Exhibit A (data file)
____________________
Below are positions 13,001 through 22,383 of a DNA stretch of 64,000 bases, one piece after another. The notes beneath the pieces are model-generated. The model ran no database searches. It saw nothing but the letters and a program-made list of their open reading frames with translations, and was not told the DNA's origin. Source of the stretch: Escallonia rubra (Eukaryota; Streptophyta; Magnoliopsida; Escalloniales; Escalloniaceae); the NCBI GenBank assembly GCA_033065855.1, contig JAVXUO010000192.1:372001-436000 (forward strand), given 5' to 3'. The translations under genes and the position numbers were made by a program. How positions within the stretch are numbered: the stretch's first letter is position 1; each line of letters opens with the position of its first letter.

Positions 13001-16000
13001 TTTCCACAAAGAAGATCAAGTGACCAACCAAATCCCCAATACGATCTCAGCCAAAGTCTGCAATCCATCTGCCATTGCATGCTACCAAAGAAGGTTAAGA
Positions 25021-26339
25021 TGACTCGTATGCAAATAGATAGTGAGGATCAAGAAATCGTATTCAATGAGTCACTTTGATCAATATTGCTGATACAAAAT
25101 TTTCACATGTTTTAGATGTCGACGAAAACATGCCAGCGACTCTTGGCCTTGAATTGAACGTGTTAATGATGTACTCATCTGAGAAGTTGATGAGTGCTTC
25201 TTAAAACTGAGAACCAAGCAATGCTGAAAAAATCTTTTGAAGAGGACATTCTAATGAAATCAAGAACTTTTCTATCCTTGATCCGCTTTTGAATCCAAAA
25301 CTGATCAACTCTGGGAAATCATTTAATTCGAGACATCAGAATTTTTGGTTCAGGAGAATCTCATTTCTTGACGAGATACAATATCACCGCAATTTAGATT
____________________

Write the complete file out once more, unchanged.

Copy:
Below are positions 13,001 through 22,383 of a DNA stretch of 64,000 bases, one piece after another. The notes beneath the pieces are model-generated. The model ran no database searches. It saw nothing but the letters and a program-made list of their open reading frames with translations, and was not told the DNA's origin. Source of the stretch: Escallonia rubra (Eukaryota; Streptophyta; Magnoliopsida; Escalloniales; Escalloniaceae); the NCBI GenBank assembly GCA_033065855.1, contig JAVXUO010000192.1:372001-436000 (forward strand), given 5' to 3'. The translations under genes and the position numbers were made by a program. How positions within the stretch are numbered: the stretch's first letter is position 1; each line of letters opens with the position of its first letter.

Positions 13001-16000
13001 TTTCCACAAAGAAGATCAAGTGACCAACCAAATCCCCAATACGATCTCAGCCAAAGTCTGCAATCCATCTGCCATTGCATGCTACCAAAGAAGGTTAAGA
Positions 25021-26339
25021 TGACTCGTATGCAAATAGATAGTGAGGATCAAGAAATCGTATTCAATGAGTCACTTTGATCAATATTGCTGATACAAAAT
25101 TTTCACATGTTTTAGATGTCGACGAAAACATGCCAGCGACTCTTGGCCTTGAATTGAACGTGTTAATGATGTACTCATCTGAGAAGTTGATGAGTGCTTC
25201 TTAAAACTGAGAACCAAGCAATGCTGAAAAAATCTTTTGAAGAGGACATTCTAATGAAATCAAGAACTTTTCTATCCTTGATCCGCTTTTGAATCCAAAA
25301 CTGATCAACTCTGGGAAATCATTTAATTCGAGACATCAGAATTTTTGGTTCAGGAGAATCTCATTTCTTGACGAGATACAATATCACCGCAATTTAGATT